This seems to be the newest question on investors’ minds. There are many factors to consider, including things like jobs and inflation – both of which can impact consumer spending. The Fed is also a key player here, considering the role they have in interest rate policy. Here’s how we are thinking about recession chances.
Let’s Start With Jobs
Last week we received the March jobs report which showed the unemployment level dropping to 3.6% from 3.8% in February. This is a new low since COVID started and brings us close to the pre-COVID low of 3.5%. Below is a chart of unemployment over the last 50 years. As you can see, a 3.6% level is a healthy employment market. We’ve only been at this level or lower for nine months in the last 50 years. The lowest level was 3.5% in January and February of 2020.
- Source: YCharts
Below is the same data set, with a focus on the last 20 years. The pre-global financial crisis (GFC) unemployment rate was 4.4% in March 2007. Unemployment spiked during the GFC and didn’t get back down to 4.4% until March 2017, exactly 10 years later. The current recovery has been much quicker. (Note: the U.S. stock market rallied 40% from March 2017 until COVID started in 2020).
- Source: YCharts
A Word on Inflation
Moving on from employment, below is a chart of inflation as measured by the consumer price index (CPI). The most recent reading was on March 15th and came in at a 7.87% annual rate. This is the highest level since 1982.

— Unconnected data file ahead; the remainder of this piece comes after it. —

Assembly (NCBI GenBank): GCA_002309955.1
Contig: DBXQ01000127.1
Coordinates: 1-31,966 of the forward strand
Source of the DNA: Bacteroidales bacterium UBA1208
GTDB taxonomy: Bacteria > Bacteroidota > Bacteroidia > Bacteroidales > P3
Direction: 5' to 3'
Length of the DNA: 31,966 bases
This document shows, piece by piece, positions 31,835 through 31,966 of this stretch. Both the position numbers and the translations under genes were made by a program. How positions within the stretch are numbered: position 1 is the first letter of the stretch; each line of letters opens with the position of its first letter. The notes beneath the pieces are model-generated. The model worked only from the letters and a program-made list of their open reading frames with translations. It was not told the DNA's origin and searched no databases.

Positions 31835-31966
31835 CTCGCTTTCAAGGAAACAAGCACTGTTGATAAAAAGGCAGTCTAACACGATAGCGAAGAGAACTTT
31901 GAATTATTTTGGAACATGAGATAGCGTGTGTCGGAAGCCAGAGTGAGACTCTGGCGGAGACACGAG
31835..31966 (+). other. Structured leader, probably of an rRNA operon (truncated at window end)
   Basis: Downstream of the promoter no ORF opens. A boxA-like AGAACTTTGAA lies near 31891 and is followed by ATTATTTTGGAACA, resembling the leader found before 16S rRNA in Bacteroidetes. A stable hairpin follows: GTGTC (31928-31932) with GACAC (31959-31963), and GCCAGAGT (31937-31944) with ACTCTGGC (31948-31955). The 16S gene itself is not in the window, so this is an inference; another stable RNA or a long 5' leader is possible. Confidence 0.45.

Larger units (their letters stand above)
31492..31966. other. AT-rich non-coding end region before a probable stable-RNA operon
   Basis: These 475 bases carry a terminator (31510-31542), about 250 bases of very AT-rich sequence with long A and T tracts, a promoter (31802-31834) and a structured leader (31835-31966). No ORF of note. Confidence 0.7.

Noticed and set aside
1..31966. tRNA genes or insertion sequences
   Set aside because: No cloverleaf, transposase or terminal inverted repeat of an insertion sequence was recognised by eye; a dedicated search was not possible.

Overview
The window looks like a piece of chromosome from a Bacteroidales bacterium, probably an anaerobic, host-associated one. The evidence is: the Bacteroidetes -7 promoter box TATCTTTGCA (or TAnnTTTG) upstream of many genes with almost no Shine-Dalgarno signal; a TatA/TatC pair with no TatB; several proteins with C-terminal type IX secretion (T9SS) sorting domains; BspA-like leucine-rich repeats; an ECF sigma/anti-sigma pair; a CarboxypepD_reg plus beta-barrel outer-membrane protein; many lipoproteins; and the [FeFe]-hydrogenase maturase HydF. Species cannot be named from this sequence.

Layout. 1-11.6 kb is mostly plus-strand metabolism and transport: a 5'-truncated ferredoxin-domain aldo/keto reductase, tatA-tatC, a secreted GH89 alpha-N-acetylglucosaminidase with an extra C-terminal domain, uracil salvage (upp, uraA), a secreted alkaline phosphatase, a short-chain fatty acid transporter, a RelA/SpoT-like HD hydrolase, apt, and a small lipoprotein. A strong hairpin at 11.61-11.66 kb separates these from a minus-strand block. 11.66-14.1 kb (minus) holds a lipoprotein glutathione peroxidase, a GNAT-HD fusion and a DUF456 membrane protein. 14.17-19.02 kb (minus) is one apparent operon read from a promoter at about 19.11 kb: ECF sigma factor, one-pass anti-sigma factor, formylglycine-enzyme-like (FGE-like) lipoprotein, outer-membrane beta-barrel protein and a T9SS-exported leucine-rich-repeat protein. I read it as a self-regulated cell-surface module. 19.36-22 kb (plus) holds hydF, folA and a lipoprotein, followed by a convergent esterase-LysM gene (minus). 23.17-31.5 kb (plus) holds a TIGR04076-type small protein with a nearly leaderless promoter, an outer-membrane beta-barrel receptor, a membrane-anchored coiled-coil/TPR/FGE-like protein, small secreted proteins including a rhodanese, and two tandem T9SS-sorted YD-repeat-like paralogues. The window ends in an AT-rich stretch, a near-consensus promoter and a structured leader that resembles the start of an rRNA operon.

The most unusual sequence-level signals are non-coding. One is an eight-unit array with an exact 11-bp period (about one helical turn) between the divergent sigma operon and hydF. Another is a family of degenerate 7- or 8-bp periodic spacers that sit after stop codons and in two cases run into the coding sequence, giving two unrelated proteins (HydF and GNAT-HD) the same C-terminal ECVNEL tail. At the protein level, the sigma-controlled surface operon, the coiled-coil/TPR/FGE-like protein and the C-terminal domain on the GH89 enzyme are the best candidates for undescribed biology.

- Source: YCharts
What the Fed Might Do
The Federal Reserve, led by Jerome Powell, controls monetary policy, mainly through the fed funds rate. A low rate promotes economic growth, allowing people and companies to borrow money cheaply. A higher rate slows down the economy and should put downward pressure on inflation.
The Federal Reserve Act mandates that the Federal Reserve conduct monetary policy “so as to promote effectively the goals of maximum employment, stable prices, and moderate long-term interest rates.” We have a pretty clear setup now for an increase in the fed funds rate with employment being strong, inflation high (not stable prices), and the fed funds rate well below long-term averages. Below is a chart of market expectations for changes in the fed funds rate from current levels.
What does all of this mean?
You may have heard the term “soft landing”. The Federal Reserve is tasked with normalizing rates, slowing inflation all while maintaining a healthy economy and jobs market. If they are able to do this (a soft landing), we’ll see healthy economic growth. If they overshoot, we’ll head into recession. Either way, we should expect to see volatility as markets sort this out.
What are we doing?
Stating it simply, we are keeping our client portfolios diversified because no one knows the future and because history shows us that stocks win over the long term. Below is a chart of the stock market premium (return of the stock market above or below cash) annually since 1928 (Source: Dimensional Fund Advisors).
Hear More Expert Insight
Later this week I’m hosting Schwab’s Chief Global Investment Strategist, Jeffrey Kleintop, to talk about interest rates, the Fed, chances for a recession, and what this all means for investors. It’s not too late to register to join us live this Thursday (4/7) at 11:30 AM EDT. If you can’t join us live, we’re happy to send you the recording so be sure to register even if you are busy this Thursday.